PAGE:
Altman Z-Score =

  • 1.2 x Working Capital / Total assets +
  • 1.4 x Total retained earnings / total assets +
  • 3.3 x Profit before tax and interest / total assets +
  • 0.6 x Market value of the company / Book value of debt +
  • 1.0 x Sales / Total assets.

The result is an outcome of the Altman Z-score for publicly-traded manufacturing companies. To determine the risk of bankruptcy, the following bandwidths should be taken into account:

  • The company goes bankrupt with an Altman Z-score of below 1.81.
  • There is a gray area between 1.81 and 2.99. Studies have shown that with an Altman Z-score below 2.675, there is a 95% chance of a company going bankrupt.
  • If the Altman Z-score is 3.0 or higher, then the risk is low that the company goes bankrupt.

Private enterprises

The parameters used to calculate the Altman Z-score for non-publicly traded companies are slightly different than the other formulas. This is because the value of a company not listed on the stock exchange cannot be determined in the same way as for publicly traded companies.

Altman Z-Score =

  • 0.717 x Working Capital / Total assets +
  • 0.847 x Total retained earnings / total assets +
  • 3107 x Profit before tax and interest / total assets +
  • 0.420 x book value of assets / Book value of debt +
  • 0.998 x Sales / Total assets.

Besides the other variables, also the ranges of the various risks are different. The boundaries are the following:

  • The risk that a private company goes bankrupt is a very large when the Altman Z-score is below 1.23.
  • The gray area for this specific formula exists with a result between 1.23 and 2.9.
  • The risk that a private company goes bankrupt is almost zero for an Altman Z-score above 2.9.

Public non-manufacturing companies

The variables that are used for calculating the Altman Z-score for non-manufacturing companies which are listed on the stock exchange, are not the same as those for manufacturing companies. This is because a part of the formula is not used to avoid sector-specific abnormalities in the outcome. In addition, the multiplication factors are different from the Altman Z-score formula for manufacturing companies. The Altman Z-score for public non-manufacturing companies can be calculated as follows:

Altman Z-score =

  • 6.56 x Working Capital / Total assets +
  • 3.26 x Total retained earnings / total assets +
  • 6.72 x Profit before tax and interest / total assets +
  • 1.05 x Market value of the company / Book value of debt.

The various risk areas are different from those for non-listed companies, namely:

  • The risk of failure is very high with an Altman Z-score below 1.22.
  • The gray area in this formula is between 1.22 and 2.9.
  • The risk of bankruptcy is very low with and outcome of the Altman Z-score formula above 2.9.

Companies from emerging markets

The formula of the Altman Z-score for firms from emerging countries is almost exactly the same as the formula for listed non-manufacturing companies. There is only one constant value added at the end of the formula. The Altman Z-score can be calculated as follows:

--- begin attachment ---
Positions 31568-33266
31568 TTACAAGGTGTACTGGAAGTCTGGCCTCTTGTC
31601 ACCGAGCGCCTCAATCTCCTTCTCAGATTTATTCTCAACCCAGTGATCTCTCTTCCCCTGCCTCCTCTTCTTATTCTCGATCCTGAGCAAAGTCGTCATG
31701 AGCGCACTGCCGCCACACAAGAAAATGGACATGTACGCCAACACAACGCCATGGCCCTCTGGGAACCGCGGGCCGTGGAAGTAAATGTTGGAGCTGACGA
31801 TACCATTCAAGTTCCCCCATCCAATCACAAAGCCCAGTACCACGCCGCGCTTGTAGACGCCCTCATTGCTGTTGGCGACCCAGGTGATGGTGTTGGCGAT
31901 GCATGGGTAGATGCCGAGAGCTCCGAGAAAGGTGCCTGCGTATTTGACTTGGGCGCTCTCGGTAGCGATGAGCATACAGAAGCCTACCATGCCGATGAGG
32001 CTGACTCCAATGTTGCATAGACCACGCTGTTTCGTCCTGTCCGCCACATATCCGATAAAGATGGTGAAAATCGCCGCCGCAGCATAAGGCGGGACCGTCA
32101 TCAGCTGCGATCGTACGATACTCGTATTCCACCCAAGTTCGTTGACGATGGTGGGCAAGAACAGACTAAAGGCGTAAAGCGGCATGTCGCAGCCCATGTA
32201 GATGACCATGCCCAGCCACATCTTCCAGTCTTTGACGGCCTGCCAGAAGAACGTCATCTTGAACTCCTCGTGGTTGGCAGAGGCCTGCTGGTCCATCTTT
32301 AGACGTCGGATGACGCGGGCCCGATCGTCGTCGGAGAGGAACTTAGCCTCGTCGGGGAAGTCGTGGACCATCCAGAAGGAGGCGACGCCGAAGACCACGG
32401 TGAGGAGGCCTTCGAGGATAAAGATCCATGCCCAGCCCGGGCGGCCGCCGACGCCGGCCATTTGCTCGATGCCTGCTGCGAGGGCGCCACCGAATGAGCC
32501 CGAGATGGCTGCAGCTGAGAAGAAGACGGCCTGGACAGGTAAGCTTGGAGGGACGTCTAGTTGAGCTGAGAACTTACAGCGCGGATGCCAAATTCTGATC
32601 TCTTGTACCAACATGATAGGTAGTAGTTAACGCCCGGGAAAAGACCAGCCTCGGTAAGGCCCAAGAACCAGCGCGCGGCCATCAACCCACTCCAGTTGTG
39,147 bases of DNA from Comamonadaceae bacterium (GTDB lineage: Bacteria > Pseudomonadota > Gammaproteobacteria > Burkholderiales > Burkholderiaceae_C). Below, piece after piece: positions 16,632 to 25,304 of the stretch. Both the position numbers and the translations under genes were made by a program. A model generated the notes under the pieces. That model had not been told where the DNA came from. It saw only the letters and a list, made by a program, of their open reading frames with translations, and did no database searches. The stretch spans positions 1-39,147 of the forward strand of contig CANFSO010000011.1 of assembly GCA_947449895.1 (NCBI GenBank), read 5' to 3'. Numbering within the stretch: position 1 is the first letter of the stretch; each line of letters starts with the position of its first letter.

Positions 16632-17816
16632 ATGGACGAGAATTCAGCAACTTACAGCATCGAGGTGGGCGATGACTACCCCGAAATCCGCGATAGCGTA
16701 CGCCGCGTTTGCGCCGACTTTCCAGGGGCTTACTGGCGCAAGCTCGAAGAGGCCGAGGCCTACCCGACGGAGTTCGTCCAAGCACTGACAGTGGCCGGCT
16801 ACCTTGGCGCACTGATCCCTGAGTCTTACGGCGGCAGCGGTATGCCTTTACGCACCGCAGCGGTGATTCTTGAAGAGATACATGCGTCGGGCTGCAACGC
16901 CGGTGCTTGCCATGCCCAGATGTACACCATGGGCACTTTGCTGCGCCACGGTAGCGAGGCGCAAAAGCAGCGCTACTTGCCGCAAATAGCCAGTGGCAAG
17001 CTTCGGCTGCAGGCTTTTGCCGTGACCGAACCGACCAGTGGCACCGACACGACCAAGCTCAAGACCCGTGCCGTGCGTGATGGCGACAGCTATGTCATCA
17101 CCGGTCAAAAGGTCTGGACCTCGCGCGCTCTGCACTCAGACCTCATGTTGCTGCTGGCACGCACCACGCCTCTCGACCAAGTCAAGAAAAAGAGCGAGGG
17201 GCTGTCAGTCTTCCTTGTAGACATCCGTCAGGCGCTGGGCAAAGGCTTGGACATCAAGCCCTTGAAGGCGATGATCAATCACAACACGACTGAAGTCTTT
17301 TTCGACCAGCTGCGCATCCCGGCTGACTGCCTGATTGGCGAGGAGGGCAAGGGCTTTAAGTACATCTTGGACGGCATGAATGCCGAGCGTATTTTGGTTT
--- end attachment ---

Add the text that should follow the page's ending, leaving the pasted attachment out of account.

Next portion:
Altman Z-score =

  • 6.56 x Working Capital / Total assets +
  • 3.26 x Total retained earnings / total assets +
  • 6.72 x Profit before tax and interest / total assets +
  • 1.05 x Market value of the company / Book value of debt +
  • 3.25.

The bandwidths of the risks of bankruptcy are the same as the Altman Z-score formula for exchange-traded non-manufacturing companies.

Altman Z-score points of attention

As with any standard formula or model, the Altman Z-score model has some important attention points. These points should attract the attention of the user of the Altman Z-score model, since the conclusions that can be drawn from the results of the model will be influenced by these points.

The first consideration is the volatility of the results of the Altman Z-score. The results of the model may vary over time. This has as main reason that the price of a company’s share is uncertain, because is subject to the opinion of the market. Also, during periods when the stock market is high, the Altman Z-score outcomes will be higher than in times when stocks are low. Because the share price is part of the formula this should be taken into account when calculating the Altman Z-score.

The share price determines a part of the credit risk and the risk of bankruptcy of a company. In a market where sentiment on the stock market is good, it will be easier for a company to borrow money or attract cash on the stock exchange, even if the company has a poor credit history This allows a company to extend their life.

In addition, a standard model as the Altman Z-score never has a 100% success ratio. There will always be some situations where an unexpected event can draw a company to the edge of bankruptcy, even if the company had a very good rating. The other way will be less frequent, but it can of course happen that a company from the brink of collapse is saved by some event.

The Altman Z-score model is a good model for determining the risk of failure of a company. Research comes in around 70 to 80% of bankruptcy cases can be predicted in advance. As a result above a certain score (usually above 3.0) the certainty of the outcome is even greater, so there is a low change that a company will go bankrupt within a few years.